Has any band ever captured the pure, unadulterated joy of music more perfectly than Songhoy Blues? They formed in Bamako, Mali nearly a decade ago. Having been exiled from the north of the country by a regime that, among other things, banned music, they know better than most how vital for the soul this basic human right is.
Theirs are protest songs that, far from calling on the listener to take up arms, demand that you dance.
Optimisme, their third album, has a tougher edge than their previous releases, and opener Badala (which apparently means ‘we don’t give a fuck’ in Songhay) announces their arrival with a gloriously filthy classic rock riff.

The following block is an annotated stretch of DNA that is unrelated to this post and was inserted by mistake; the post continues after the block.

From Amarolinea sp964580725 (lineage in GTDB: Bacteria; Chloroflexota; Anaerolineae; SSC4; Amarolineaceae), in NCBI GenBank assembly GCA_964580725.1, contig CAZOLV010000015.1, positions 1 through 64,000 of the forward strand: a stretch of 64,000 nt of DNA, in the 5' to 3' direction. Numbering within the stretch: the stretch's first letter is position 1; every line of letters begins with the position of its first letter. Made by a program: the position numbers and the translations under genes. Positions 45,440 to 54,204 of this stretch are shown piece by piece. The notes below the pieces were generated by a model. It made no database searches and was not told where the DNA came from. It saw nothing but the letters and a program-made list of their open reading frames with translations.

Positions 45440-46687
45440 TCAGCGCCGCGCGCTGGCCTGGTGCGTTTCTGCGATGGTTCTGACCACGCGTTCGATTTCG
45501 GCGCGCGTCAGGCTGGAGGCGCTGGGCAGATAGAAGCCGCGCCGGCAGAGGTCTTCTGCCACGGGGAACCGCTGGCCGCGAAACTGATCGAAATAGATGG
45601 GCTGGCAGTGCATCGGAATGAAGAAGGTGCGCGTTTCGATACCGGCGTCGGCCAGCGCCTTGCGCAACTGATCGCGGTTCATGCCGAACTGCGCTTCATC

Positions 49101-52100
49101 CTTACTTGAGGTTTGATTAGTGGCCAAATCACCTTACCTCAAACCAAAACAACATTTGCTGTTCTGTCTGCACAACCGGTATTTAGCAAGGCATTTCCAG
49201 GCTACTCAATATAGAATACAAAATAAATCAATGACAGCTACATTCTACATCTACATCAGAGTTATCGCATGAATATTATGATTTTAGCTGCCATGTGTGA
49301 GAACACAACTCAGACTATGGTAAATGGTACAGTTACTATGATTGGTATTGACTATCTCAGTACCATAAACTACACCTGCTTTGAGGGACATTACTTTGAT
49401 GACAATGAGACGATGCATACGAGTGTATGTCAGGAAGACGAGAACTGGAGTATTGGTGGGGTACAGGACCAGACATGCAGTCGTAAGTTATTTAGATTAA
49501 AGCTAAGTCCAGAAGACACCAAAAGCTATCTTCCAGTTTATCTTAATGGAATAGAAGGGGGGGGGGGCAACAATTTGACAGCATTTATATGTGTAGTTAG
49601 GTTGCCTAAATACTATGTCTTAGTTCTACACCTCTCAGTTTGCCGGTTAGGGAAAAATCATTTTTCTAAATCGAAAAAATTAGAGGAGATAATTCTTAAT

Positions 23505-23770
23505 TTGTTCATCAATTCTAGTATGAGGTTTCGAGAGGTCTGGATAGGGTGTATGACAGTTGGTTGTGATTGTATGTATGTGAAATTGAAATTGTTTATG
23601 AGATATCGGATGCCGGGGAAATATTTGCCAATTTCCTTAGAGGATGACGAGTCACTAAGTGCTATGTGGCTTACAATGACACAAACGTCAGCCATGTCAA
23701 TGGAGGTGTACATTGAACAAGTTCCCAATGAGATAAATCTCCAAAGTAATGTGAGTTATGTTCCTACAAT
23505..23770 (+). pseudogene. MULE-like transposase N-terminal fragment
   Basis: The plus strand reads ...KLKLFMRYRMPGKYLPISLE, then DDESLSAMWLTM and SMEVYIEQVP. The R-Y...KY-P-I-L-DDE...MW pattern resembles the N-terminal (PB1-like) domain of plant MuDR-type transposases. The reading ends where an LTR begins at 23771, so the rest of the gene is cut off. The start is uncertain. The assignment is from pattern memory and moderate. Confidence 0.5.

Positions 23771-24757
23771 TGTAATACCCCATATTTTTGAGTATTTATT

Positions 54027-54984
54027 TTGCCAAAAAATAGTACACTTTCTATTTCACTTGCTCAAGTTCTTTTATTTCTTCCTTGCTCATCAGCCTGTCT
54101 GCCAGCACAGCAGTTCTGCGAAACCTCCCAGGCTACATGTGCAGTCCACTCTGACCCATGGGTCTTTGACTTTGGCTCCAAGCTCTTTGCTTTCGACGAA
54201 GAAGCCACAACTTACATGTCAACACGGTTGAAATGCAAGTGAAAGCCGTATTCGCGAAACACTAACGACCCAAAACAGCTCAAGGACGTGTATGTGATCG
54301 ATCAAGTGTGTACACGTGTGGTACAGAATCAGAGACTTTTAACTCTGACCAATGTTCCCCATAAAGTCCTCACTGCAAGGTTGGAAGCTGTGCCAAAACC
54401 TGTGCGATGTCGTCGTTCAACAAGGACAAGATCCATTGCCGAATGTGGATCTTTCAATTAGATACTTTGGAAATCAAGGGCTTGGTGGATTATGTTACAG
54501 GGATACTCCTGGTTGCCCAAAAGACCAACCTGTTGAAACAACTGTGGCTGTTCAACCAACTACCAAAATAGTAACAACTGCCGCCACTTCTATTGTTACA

Crammed with staccato rhythms and an irresistible desert-blues shuffle, the whole record fizzes with energy, the gentle, acoustic start of Por Toi blossoming thrillingly into a moment of intensely funky disco.
Worry, meanwhile, is a rare English-language track, and its message – ‘Don’t worry, you’ve got to be happy/Keep fighting today, that smile will come one day’ – is presented with such clear-eyed belief that it would make even the hardest heart leap.
In a year like 2020, we all need Optimisme – an essential album that gets better with every listen.